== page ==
# Why do we use AC for long distance transmission?

Why do we use AC (Alternating Current) for long distance transmission of electrical power?

I know that AC is such a current that changes polarity (magnitude and direction) and has fixed poles.

• Actually, DC power transmission is sometimes used for long distances and has some advantages over AC power transmission (en.wikipedia.org/wiki/…) EDIT (9/17/2016): Moreover, DC lines are preferable for distances over 800 km (large.stanford.edu/courses/2010/ph240/hamerly1), and the longest power transmission lines are DC (epcengineer.com/news/post/12191/…) Commented Sep 17, 2016 at 5:50
• I assume 'we' is USA here? In Europe, we use HVDC.
– Mast
Commented Sep 17, 2016 at 14:46
• Interesting aspect shown here. Note it's only $220V$. As explained in the answers, high voltage is better for long distance transmission. Now imagine arcs like this on a daily basis. In AC there is zero crossing of the voltage so the arc extinguish well. Commented Sep 18, 2016 at 14:43
• @Mast Well, HVDC is more common in Europe, but most of the grid is still AC. Though HVDC is certainly getting more popular. Commented Sep 19, 2016 at 8:15

The first point to make is: We don't always use AC. There is such a thing as high voltage DC for long-distance power transmission. However its use was rare until the last few decades, when relatively efficient DC-to-AC conversion techniques were developed.

The second point is to debunk the common answer given, which is "because DC won't go long distances". Sure it will. In fact DC is sometimes better for long distance (because you don't have capacitive or EM radiation losses).

But, yes, AC has been used traditionally. The "why" is because of a series of "a leads to b leads to c leads to...":

1. You want to lose as little power as possible in your transmission lines. And all else being equal, the longer the distance, the more power you'll lose. So the longer the distance, the more important it is to cut the line losses to a minimum.

2. The primary way that power lines lose power is in resistive losses. They are not perfect conductors (their resistance is non-zero), so a little of the power that goes through them is lost to heat - just as in an electric heater, only there, of course, heat is what we want! Now, the more power is being carried, the more is lost. For a given amount of power being transferred, the resistive loss in the transmission line is proportional to the square of the current! (This is because power (in watts) dissipated in a resistance is equal to current in amperes, squared, multiplied by the resistance in ohms. These losses are commonly called "I-squared-R" losses, pronounced "eye-squared-arr", "I" being the usual symbol for current in electrical work.) So you want to keep the current as low as possible. Low current has another advantage: you can use thinner wires.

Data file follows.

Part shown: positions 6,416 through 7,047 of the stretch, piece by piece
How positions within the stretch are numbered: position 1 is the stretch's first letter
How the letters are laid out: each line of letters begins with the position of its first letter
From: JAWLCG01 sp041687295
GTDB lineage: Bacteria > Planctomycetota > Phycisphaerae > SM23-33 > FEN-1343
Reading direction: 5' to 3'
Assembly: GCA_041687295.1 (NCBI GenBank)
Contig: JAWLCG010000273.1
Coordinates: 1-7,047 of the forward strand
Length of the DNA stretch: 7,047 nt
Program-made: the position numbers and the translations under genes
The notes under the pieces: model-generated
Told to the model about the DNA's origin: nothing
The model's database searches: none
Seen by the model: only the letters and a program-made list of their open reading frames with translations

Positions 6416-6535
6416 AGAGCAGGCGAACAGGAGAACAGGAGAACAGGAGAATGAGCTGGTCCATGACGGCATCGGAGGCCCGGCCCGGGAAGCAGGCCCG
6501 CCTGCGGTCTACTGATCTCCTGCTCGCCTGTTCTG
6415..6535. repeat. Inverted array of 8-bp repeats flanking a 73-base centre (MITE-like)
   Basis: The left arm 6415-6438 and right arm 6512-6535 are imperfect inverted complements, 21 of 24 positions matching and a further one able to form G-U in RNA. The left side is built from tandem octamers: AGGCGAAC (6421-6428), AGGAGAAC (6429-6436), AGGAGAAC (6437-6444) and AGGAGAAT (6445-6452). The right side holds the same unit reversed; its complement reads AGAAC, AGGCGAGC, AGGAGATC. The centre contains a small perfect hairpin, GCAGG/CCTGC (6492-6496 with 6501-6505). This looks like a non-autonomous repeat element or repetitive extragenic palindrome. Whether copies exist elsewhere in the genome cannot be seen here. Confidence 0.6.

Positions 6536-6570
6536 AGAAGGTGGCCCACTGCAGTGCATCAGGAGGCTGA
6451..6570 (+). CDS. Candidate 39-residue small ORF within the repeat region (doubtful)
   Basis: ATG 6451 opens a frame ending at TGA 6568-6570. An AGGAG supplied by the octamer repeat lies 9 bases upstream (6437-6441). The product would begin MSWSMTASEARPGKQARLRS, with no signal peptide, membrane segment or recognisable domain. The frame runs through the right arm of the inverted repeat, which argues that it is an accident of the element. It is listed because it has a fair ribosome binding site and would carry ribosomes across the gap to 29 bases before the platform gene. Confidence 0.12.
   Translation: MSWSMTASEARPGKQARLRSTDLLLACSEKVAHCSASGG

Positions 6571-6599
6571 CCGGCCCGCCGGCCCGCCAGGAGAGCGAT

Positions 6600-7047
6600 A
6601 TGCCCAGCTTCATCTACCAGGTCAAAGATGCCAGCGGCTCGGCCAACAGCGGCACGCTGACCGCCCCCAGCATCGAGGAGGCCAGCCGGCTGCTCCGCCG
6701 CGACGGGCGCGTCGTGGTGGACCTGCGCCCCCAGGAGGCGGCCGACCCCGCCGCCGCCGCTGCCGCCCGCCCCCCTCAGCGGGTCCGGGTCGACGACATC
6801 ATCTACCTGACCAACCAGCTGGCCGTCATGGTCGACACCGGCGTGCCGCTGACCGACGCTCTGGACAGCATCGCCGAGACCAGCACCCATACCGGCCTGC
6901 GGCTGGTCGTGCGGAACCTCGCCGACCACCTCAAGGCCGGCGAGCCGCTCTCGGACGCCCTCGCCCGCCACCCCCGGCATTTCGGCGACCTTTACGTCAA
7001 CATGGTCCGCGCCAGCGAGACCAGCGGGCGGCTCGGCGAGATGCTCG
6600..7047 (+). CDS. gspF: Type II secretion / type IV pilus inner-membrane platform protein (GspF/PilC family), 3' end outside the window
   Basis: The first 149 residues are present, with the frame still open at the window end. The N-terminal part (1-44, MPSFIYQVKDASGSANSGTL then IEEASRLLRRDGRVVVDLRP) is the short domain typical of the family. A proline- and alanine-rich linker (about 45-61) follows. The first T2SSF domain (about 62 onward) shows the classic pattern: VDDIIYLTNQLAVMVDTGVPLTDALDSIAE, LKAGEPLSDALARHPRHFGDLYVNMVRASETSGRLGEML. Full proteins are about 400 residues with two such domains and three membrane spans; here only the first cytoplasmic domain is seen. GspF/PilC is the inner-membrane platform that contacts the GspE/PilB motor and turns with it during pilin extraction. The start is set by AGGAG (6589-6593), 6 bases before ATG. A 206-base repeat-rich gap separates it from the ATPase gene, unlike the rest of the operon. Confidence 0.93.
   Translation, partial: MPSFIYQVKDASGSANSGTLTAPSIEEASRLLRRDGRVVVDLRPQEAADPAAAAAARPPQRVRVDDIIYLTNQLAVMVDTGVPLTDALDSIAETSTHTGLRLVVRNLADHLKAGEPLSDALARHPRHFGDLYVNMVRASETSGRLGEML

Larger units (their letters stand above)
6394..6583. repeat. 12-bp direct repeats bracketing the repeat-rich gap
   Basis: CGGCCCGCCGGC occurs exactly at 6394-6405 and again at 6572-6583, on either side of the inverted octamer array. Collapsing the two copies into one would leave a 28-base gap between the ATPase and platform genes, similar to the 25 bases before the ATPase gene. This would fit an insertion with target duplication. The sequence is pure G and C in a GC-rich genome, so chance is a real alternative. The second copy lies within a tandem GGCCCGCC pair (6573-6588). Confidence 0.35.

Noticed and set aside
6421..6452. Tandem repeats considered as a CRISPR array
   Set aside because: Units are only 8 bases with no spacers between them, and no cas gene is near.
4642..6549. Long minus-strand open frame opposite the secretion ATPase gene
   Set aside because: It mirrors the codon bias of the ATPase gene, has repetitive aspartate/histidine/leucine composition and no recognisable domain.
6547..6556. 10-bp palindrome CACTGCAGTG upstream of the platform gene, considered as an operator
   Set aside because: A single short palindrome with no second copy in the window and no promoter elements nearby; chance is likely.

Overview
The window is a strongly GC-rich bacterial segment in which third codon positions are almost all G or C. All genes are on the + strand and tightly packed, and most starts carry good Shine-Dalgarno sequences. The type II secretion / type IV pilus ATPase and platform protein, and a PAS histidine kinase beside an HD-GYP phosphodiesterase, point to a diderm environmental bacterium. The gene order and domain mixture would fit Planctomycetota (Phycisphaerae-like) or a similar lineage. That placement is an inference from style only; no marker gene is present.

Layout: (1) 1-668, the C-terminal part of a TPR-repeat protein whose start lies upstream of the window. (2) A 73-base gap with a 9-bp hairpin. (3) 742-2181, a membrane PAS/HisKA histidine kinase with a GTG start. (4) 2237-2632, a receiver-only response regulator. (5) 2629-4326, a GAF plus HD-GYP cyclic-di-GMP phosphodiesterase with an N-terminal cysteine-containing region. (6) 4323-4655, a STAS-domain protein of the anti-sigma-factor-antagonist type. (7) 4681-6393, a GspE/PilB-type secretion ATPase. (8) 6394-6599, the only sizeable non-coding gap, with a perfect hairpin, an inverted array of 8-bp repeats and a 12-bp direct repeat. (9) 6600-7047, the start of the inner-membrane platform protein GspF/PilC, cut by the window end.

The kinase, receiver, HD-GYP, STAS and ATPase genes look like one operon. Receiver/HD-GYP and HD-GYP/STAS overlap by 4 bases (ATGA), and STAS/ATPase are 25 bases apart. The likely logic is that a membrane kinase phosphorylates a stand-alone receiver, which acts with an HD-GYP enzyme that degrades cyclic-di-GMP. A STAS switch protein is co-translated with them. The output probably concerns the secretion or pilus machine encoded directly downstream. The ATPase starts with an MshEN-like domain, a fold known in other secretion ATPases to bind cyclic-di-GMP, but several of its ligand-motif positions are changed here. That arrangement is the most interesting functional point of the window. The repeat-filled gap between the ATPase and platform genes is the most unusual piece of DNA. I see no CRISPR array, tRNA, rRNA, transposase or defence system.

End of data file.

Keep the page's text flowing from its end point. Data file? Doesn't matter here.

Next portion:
3. So, if you're keeping the current low, then for the same amount of power delivered, you'll want the voltage high (power in watts = EMF in volts multiplied by current in amps). e.g. to halve the current, you'll need to double your voltage. But this will cut your losses to one fourth of what they were! That's a win. Now high voltage does have its issues. The higher the voltage, the harder it is to protect against accidental contact, short circuits, etc. This means higher towers, wider spacing between conductors, etc. So you can't use the highest possible voltage everywhere; it isn't economical. But in general, the longer the transmission line, the higher the voltage that makes sense.

4. Unfortunately you can't deliver power to the end use point (wall outlets and light sockets) at the high voltages that make sense for the long distance transmission lines. (that could be several hundred thousand volts!) Practical generators can't put out extremely high voltages either (they would arc horrendously). So you need an easy way to convert from one voltage to another.

5. And that's most easily done with AC and transformers. Transformers can be amazingly efficient: power distribution transformers routinely hit 98 or 99 percent efficiency, far higher than any mechanical machine.

By contrast, to convert DC voltages you essentially have to convert to AC, use a transformer, and then convert back to DC. The DC-to-AC step, in particular, will have losses. Modern semiconductors have made this a lot better in recent years, but it still generally isn't worth doing until you're talking about very long transmission lines, where the advantages of DC outweigh the conversion losses.

Another reason that AC prevailed over Edison's DC was that the AC system scaled better, as it permitted a small number of power plants far from the city, instead of a large number of small plants about a mile apart. Edison didn't just want to sell light bulbs; he (or, rather, his investors) wanted to sell lighting systems to businesses. There was no power distribution network and he didn't want to have to build one before selling light bulbs. At first he was selling lighting systems to commercial buildings, maybe some large apartment buildings; each building would have its own independent generator in the basement, just as you typically have water heaters today. He was initially successful because he (unlike other developers of light bulbs) was selling and installing complete systems, generator and switchgear and wiring and all, not just bulbs.